What is Sew What Pro used for?
Sew What Pro is essentially an embroidery file customizer or editor. You can import embroidery designs that other people have created and customize them to your needs. This means resizing with stitch density in mind, splitting designs, adding borders, and even using .ttf fonts installed on your computer to add lettering, for instance. Cool, right?
Sew What Pro, however, is NOT a digitizing embroidery software, meaning you can’t import a .jpg or .png image and make it into an embroidery design. You’ll need different software for that. Digitizing is much more difficult to learn than editing premade embroidery files.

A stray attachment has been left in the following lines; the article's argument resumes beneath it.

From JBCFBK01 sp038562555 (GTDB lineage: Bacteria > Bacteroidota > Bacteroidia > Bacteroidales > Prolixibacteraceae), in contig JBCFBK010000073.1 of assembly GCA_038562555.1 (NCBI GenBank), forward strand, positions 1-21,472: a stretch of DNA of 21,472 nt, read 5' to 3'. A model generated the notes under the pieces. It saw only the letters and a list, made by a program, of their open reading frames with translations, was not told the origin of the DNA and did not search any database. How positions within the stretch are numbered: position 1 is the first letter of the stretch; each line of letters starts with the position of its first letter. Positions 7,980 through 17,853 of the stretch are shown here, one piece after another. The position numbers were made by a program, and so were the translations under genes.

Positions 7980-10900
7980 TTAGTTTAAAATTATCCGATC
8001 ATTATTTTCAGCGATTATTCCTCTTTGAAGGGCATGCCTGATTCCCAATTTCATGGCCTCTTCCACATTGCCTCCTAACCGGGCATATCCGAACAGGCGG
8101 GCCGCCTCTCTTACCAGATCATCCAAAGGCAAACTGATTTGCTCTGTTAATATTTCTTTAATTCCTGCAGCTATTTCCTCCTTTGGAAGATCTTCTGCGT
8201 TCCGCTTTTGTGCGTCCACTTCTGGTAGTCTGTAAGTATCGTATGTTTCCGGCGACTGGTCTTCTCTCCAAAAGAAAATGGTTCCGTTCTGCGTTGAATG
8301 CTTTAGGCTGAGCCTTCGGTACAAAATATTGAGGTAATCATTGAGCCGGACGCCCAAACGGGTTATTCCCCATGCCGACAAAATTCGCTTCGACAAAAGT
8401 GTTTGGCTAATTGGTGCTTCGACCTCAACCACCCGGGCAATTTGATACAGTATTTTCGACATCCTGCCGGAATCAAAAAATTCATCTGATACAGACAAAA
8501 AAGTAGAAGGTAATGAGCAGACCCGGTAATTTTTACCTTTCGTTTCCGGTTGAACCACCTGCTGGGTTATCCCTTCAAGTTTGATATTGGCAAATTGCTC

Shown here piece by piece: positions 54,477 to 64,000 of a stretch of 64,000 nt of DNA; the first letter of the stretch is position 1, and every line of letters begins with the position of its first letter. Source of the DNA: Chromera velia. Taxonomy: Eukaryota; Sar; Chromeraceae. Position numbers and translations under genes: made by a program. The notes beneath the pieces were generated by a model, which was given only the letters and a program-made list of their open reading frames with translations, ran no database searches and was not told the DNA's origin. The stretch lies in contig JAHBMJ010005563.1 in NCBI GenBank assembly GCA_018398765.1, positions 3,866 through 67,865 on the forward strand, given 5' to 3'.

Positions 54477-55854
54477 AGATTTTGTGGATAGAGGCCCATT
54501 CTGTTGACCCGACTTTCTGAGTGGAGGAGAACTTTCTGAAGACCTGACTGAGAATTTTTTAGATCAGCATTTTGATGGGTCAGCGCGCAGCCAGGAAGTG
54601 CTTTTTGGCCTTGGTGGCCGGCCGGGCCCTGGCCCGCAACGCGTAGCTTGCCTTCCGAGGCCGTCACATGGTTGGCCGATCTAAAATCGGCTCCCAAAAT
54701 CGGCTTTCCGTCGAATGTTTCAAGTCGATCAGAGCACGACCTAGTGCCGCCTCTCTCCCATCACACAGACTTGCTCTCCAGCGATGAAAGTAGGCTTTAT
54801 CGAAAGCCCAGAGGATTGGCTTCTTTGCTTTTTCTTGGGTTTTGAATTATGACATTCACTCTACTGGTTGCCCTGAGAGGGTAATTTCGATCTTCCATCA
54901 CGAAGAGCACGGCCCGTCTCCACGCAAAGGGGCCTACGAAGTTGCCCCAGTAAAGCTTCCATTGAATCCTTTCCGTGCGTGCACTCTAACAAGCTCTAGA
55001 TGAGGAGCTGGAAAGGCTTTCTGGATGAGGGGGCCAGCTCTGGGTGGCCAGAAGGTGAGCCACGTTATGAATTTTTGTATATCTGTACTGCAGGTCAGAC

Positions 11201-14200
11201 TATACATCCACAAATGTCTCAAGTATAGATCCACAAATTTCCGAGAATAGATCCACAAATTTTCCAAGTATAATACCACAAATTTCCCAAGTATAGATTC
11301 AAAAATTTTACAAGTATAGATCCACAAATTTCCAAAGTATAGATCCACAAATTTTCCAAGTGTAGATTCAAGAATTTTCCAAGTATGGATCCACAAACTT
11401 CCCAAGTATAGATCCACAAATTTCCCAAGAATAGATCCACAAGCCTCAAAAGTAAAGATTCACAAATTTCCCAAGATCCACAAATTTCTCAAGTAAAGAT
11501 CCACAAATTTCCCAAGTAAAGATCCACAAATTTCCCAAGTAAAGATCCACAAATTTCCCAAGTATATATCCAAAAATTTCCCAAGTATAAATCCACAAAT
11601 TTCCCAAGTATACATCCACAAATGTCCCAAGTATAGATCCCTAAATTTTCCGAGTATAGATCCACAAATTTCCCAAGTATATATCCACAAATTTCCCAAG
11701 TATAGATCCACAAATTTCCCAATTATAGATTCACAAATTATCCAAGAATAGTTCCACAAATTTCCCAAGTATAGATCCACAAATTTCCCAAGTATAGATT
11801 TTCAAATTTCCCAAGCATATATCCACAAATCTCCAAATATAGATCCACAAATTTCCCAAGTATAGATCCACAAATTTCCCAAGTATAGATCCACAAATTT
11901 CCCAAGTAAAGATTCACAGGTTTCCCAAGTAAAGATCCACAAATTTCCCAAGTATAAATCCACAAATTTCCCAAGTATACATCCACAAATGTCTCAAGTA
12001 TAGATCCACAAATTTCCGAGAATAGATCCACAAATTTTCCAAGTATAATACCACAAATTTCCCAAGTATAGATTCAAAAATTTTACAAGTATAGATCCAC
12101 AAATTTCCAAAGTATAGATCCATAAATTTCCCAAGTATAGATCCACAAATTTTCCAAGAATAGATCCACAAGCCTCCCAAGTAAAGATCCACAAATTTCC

Now, keep in mind this is a $65 program. I think this is a GREAT program for the price. Full digitizing programs that give you the option to extensively edit and create new designs will run you at least $1000. Sew What Pro is not one of those programs and is not meant for someone wanting to embroider or digitize professionally. However, for the hobbyist, Sew What Pro combines the most basic editing features with ease of use.
Intro to Sew What Pro Interface
Here’s a screenshot of the user interface showing where some of the main features of Sew What Pro are located. Overall, the interface is very clean and not too confusing. In the Edit, Tools, and Options tabs on the top, you’ll find most of the editing functions clearly displayed when clicked on. The icons you see on the top of the program are largely duplicates of the functions located under the tabs, so don’t worry if you have no idea what those mean!